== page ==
Faith & Learning Blog
Where does our high school government class start? With Exodus 20:12. We start with the very idea of authority. The Bible commands us to “honor our mothers and fathers.” That’s not a feeling you have, but outward obedience. God does not leave us alone in the world, but has provided authorities- governments - over us for our well-being. As the Bible clearly teaches about civil government in Romans 13, it is there for our benefit, and we need to obey legitimate government. Once the foundations of authority are established, we then explore how the American Republic operates. We build on the foundation students have studied in their United States History course. In American Government we use the United States Constitution as our framework to understand how our government operates. American government is unique in the world as it was the first to delegate power under God - not to a king or aristocracy - but to “we the people.” Students struggle with the reality that the government does not operate like the classic flowchart that we all know. How a bill becomes a law, etc. As a former member of the Presidential Elector College, I bring in artifacts to show exactly how our Presidential elections actually operate.
Students participate in two great exercises. One is to run for election as a U.S. Senator. Each student is randomly given a state and political party. They then work with other members of their party to construct a campaign plan, including brochure, commercial, billboard and stump speech. Once these are presented in class, we move into phase II, the legislative. In this element, students must attempt to get legislation they’ve drafted passed by the legislature and signed by the president. This is not easy as students have learned how and why most legislation is thwarted in our system of government. Students learn that the difficulties of legislation are there by design in our Constitution, as the founder didn’t trust governments and wanted to make sure that the liberty of the people was protected.
Having worked as a political appointee in the federal government in Washington, DC, as the chief of staff to a state legislator, and as an elected County Supervisor, I bring to our students real-life examples of how government works at every level. Along the way during this semester class, students explore key Supreme Court cases, administrative law, and criminal procedures. With ample knowledge and understanding, students write on whether they agree with the doctrine of judicial review or not, as there are compelling arguments for both views. This is an exciting time for a teacher when I can see how they are now thinking analytically.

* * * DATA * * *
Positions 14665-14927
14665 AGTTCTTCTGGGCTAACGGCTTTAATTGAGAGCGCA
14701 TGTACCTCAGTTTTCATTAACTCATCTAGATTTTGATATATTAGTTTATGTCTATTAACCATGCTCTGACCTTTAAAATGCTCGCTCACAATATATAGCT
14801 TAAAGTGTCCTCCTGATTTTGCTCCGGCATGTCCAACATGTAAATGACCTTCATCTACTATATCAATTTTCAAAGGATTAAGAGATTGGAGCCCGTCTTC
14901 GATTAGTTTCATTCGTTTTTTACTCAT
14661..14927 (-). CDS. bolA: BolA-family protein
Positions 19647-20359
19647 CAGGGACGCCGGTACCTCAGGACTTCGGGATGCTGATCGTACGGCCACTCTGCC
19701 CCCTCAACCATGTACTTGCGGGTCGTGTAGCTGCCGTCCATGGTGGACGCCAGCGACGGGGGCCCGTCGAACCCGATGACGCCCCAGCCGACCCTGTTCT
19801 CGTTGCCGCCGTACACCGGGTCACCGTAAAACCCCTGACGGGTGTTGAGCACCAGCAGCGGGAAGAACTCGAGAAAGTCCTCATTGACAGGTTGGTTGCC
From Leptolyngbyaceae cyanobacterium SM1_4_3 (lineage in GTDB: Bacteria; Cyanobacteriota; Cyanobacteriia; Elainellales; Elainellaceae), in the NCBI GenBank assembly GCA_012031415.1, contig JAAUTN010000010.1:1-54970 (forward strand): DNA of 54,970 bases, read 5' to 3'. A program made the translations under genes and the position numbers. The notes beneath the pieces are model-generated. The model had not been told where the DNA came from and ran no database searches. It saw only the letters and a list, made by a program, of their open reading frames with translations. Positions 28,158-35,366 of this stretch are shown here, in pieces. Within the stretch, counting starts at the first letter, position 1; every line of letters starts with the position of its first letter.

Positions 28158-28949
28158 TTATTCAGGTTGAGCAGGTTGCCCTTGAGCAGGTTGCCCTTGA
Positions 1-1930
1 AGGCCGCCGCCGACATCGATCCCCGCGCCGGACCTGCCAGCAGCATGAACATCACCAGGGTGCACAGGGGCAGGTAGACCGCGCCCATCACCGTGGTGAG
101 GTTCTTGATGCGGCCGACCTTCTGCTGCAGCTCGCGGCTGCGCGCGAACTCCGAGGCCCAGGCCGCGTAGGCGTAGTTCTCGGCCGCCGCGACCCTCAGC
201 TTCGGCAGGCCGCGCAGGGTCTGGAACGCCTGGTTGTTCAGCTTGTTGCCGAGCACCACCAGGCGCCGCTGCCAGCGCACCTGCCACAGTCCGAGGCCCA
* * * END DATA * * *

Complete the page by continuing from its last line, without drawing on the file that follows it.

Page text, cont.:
The highlight of the class is our participation on the nation-wide “We the People: the Citizen and the Constitution” mock congressional hearings project. Students are divided into six groups where they write a four-minute speech and then respond to six minutes of impromptu questions about their subject. The judges for the exercise are former Calvin Christian School teachers, staff from local state legislators, and attorneys with experience with the U.S. Constitution. This culminating experience is stressful to students, but displays their research, writing, and speaking skills. Calvin Christian students have done well over the years in this exercise. Three times our teams have participated in the state finals in Sacramento.
Government class at Calvin Christian High School exemplifies our goal of integrating the Christian faith with high standards of academic achievement.
Steve Whitener teaches American Government at Calvin Christian High School. You can read more about Mr. Whitener via his faculty bio HERE.